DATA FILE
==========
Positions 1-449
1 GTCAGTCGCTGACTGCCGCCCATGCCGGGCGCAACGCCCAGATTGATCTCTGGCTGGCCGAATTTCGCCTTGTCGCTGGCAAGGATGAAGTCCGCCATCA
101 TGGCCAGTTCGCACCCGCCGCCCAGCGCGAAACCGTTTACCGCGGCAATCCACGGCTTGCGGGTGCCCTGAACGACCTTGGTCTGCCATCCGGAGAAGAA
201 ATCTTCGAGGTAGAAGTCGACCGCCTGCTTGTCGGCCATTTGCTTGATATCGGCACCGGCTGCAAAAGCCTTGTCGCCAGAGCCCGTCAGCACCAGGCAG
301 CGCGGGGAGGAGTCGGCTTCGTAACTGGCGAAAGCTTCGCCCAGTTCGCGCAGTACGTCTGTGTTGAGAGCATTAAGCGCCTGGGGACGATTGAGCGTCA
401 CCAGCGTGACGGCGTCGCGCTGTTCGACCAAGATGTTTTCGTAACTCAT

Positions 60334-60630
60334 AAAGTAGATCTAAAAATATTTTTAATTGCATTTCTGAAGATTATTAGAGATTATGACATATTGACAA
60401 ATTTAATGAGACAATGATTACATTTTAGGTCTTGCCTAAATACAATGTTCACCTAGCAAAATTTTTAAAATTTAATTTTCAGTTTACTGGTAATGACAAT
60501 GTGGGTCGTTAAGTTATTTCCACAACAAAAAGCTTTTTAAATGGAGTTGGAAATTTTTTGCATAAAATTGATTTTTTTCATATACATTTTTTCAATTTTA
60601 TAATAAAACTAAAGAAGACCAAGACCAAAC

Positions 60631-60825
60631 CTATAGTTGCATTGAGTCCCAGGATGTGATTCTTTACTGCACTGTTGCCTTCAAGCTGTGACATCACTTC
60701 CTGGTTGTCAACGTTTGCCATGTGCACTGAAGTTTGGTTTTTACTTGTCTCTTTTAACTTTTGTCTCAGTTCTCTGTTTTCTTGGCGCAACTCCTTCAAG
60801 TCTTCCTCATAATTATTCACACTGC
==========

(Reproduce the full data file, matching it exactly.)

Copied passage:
Positions 1-449
1 GTCAGTCGCTGACTGCCGCCCATGCCGGGCGCAACGCCCAGATTGATCTCTGGCTGGCCGAATTTCGCCTTGTCGCTGGCAAGGATGAAGTCCGCCATCA
101 TGGCCAGTTCGCACCCGCCGCCCAGCGCGAAACCGTTTACCGCGGCAATCCACGGCTTGCGGGTGCCCTGAACGACCTTGGTCTGCCATCCGGAGAAGAA
201 ATCTTCGAGGTAGAAGTCGACCGCCTGCTTGTCGGCCATTTGCTTGATATCGGCACCGGCTGCAAAAGCCTTGTCGCCAGAGCCCGTCAGCACCAGGCAG
301 CGCGGGGAGGAGTCGGCTTCGTAACTGGCGAAAGCTTCGCCCAGTTCGCGCAGTACGTCTGTGTTGAGAGCATTAAGCGCCTGGGGACGATTGAGCGTCA
401 CCAGCGTGACGGCGTCGCGCTGTTCGACCAAGATGTTTTCGTAACTCAT

Positions 60334-60630
60334 AAAGTAGATCTAAAAATATTTTTAATTGCATTTCTGAAGATTATTAGAGATTATGACATATTGACAA
60401 ATTTAATGAGACAATGATTACATTTTAGGTCTTGCCTAAATACAATGTTCACCTAGCAAAATTTTTAAAATTTAATTTTCAGTTTACTGGTAATGACAAT
60501 GTGGGTCGTTAAGTTATTTCCACAACAAAAAGCTTTTTAAATGGAGTTGGAAATTTTTTGCATAAAATTGATTTTTTTCATATACATTTTTTCAATTTTA
60601 TAATAAAACTAAAGAAGACCAAGACCAAAC

Positions 60631-60825
60631 CTATAGTTGCATTGAGTCCCAGGATGTGATTCTTTACTGCACTGTTGCCTTCAAGCTGTGACATCACTTC
60701 CTGGTTGTCAACGTTTGCCATGTGCACTGAAGTTTGGTTTTTACTTGTCTCTTTTAACTTTTGTCTCAGTTCTCTGTTTTCTTGGCGCAACTCCTTCAAG
60801 TCTTCCTCATAATTATTCACACTGC